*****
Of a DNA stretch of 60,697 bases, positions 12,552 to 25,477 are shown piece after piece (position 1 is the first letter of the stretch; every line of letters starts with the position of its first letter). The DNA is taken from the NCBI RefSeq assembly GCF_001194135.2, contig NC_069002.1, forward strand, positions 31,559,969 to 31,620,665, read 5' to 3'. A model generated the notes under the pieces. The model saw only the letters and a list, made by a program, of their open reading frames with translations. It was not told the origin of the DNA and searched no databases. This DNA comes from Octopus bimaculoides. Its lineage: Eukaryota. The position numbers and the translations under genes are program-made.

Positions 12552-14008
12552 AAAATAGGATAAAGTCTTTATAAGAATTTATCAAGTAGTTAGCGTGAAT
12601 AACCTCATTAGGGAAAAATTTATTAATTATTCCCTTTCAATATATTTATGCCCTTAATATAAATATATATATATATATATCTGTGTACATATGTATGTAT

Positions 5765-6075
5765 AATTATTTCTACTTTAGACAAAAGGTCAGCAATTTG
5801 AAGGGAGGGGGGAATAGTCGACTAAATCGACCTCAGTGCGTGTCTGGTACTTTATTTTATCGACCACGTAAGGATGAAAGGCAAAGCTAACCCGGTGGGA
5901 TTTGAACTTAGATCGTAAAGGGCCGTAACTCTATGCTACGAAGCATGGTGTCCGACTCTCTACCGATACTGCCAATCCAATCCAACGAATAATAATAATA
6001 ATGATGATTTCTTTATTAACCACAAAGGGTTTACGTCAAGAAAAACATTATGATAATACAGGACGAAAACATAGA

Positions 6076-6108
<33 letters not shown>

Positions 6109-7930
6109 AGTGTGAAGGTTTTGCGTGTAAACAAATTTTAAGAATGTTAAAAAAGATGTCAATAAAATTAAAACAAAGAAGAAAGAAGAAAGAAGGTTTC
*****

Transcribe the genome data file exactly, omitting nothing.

Of a DNA stretch of 60,697 bases, positions 12,552 to 25,477 are shown piece after piece (position 1 is the first letter of the stretch; every line of letters starts with the position of its first letter). The DNA is taken from the NCBI RefSeq assembly GCF_001194135.2, contig NC_069002.1, forward strand, positions 31,559,969 to 31,620,665, read 5' to 3'. A model generated the notes under the pieces. The model saw only the letters and a list, made by a program, of their open reading frames with translations. It was not told the origin of the DNA and searched no databases. This DNA comes from Octopus bimaculoides. Its lineage: Eukaryota. The position numbers and the translations under genes are program-made.

Positions 12552-14008
12552 AAAATAGGATAAAGTCTTTATAAGAATTTATCAAGTAGTTAGCGTGAAT
12601 AACCTCATTAGGGAAAAATTTATTAATTATTCCCTTTCAATATATTTATGCCCTTAATATAAATATATATATATATATATCTGTGTACATATGTATGTAT

Positions 5765-6075
5765 AATTATTTCTACTTTAGACAAAAGGTCAGCAATTTG
5801 AAGGGAGGGGGGAATAGTCGACTAAATCGACCTCAGTGCGTGTCTGGTACTTTATTTTATCGACCACGTAAGGATGAAAGGCAAAGCTAACCCGGTGGGA
5901 TTTGAACTTAGATCGTAAAGGGCCGTAACTCTATGCTACGAAGCATGGTGTCCGACTCTCTACCGATACTGCCAATCCAATCCAACGAATAATAATAATA
6001 ATGATGATTTCTTTATTAACCACAAAGGGTTTACGTCAAGAAAAACATTATGATAATACAGGACGAAAACATAGA

Positions 6076-6108
<33 letters not shown>

Positions 6109-7930
6109 AGTGTGAAGGTTTTGCGTGTAAACAAATTTTAAGAATGTTAAAAAAGATGTCAATAAAATTAAAACAAAGAAGAAAGAAGAAAGAAGGTTTC